WASHINGTON — Recently released data from the Maryland State Department of Education show widespread gaps in the number of students who are ready for college in each county, and two local school systems rank among the best.
By percentage, students in Howard County outpaced their peers throughout the state on the Partnership for Assessment of Readiness for College and Careers — or PARCC, for short.
Forty-three percent of their pupils scored Level 4 on the Algebra I exams, compared with 36 percent in Montgomery and Anne Arundel, and 41 percent in Frederick. Students who scored at Levels 4 or 5 are deemed college ready.
The PARCC exams have replaced the Maryland School Assessments throughout the state. Also, they replace the High School Assessments as the tests students must pass to graduate.
Local school systems balked at the HSAs, saying they weren’t rigorous enough and didn’t properly represent university-level instruction. The PARCC tests — in Algebra I, Algebra II and English Language Arts/Literacy Grade 10 — are supposed to be tougher.
Montgomery County, the state’s largest school system, had the highest number of students scoring Levels 4 and 5 on the three PARCC exams.
Some 3,911 pupils scored 4 on the Algebra I test. A total of 2,394 scored 4 on the Algebra II test, and 2,799 scored 4 on the English Language Arts exam. Fifteen percent earned Level 5 — the highest score — on the English test.
“These results provide a new starting point for how we measure student performance,” Montgomery County Board of Education President Patricia O’Neill said in a statement. “It is abundantly clear that we have a lot of work to do to make sure all of our students are ready. We continue to see significant achievement gaps that we must address.”
Throughout the state, the PARCC results shine a new light on the persistent achievement gap between black and Latino children and their white and Asian-American peers. Twenty-two percent of Maryland’s black students scored Level 1 on the tests, the most of any race.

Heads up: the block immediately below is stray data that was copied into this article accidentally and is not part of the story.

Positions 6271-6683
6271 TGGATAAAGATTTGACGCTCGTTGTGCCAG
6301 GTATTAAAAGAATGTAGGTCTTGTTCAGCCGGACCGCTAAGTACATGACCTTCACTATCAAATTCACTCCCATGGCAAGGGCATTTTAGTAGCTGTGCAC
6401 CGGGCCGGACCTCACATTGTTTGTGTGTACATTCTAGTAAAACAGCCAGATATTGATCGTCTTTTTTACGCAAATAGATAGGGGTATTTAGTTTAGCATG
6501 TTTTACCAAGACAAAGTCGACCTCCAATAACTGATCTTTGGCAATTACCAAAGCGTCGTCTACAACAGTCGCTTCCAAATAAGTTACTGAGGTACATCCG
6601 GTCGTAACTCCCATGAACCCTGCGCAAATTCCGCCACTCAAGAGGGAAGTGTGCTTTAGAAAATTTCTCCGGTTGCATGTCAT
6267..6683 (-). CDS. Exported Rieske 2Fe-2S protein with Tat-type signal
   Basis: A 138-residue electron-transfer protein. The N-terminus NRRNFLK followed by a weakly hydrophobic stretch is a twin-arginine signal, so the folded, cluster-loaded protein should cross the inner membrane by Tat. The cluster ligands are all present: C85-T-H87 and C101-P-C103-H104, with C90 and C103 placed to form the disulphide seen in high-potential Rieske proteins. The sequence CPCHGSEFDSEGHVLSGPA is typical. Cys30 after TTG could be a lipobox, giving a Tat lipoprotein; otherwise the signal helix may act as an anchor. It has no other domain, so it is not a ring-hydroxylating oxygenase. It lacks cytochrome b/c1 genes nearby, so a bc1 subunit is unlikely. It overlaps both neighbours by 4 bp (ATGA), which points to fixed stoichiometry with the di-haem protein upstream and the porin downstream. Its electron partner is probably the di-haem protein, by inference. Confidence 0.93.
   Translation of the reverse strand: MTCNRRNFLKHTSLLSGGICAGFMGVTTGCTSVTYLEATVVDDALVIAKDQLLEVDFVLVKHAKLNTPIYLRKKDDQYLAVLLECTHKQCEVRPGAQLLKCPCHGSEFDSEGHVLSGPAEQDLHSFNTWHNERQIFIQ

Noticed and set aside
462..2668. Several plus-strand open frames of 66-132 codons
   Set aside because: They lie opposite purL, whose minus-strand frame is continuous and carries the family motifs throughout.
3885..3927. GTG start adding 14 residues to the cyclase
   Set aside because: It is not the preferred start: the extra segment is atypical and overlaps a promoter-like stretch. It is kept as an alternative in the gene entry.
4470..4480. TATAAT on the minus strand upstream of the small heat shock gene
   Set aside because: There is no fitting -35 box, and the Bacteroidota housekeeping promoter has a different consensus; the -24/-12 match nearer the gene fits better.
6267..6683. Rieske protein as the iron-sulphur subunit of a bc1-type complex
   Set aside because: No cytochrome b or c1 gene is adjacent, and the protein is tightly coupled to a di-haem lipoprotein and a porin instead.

In Prince George’s County, where most of its students are black and Latino, 50 percent of its students scored Level 1 on the Algebra 1 test. Twenty-three percent of students and 28 percent of students scored level 1 on the Algebra I and English Language Arts tests. Six percent of county students — or 417 students — scored Level 5 on the English test.
“This is our first round of results for the challenging PARCC assessments, and we will be using these as a baseline to help monitor student performance,” Prince George’s County Schools CEO Kevin Maxwell said in a statement. “Our goal is for all of our students to graduate college and [be] career ready, and our strategic plan outlines how we will reach that goal. State assessments are just one way to measure our progress along that path.”
In releasing the state numbers last week, Interim State Superintendent Jack Smith said the PARCC was challenging, “and the numbers reflect that.”
“The data is only a snapshot,” Smith said at the time. “It’s one additional measure to use when viewing the progress of our students, along with many other factors.”
The PARCC is “a new starting line” that won’t be used yet to assess schools or students.
WTOP’s Kate Ryan contributed to this report.
PRACC results by the numbers
View state results below.
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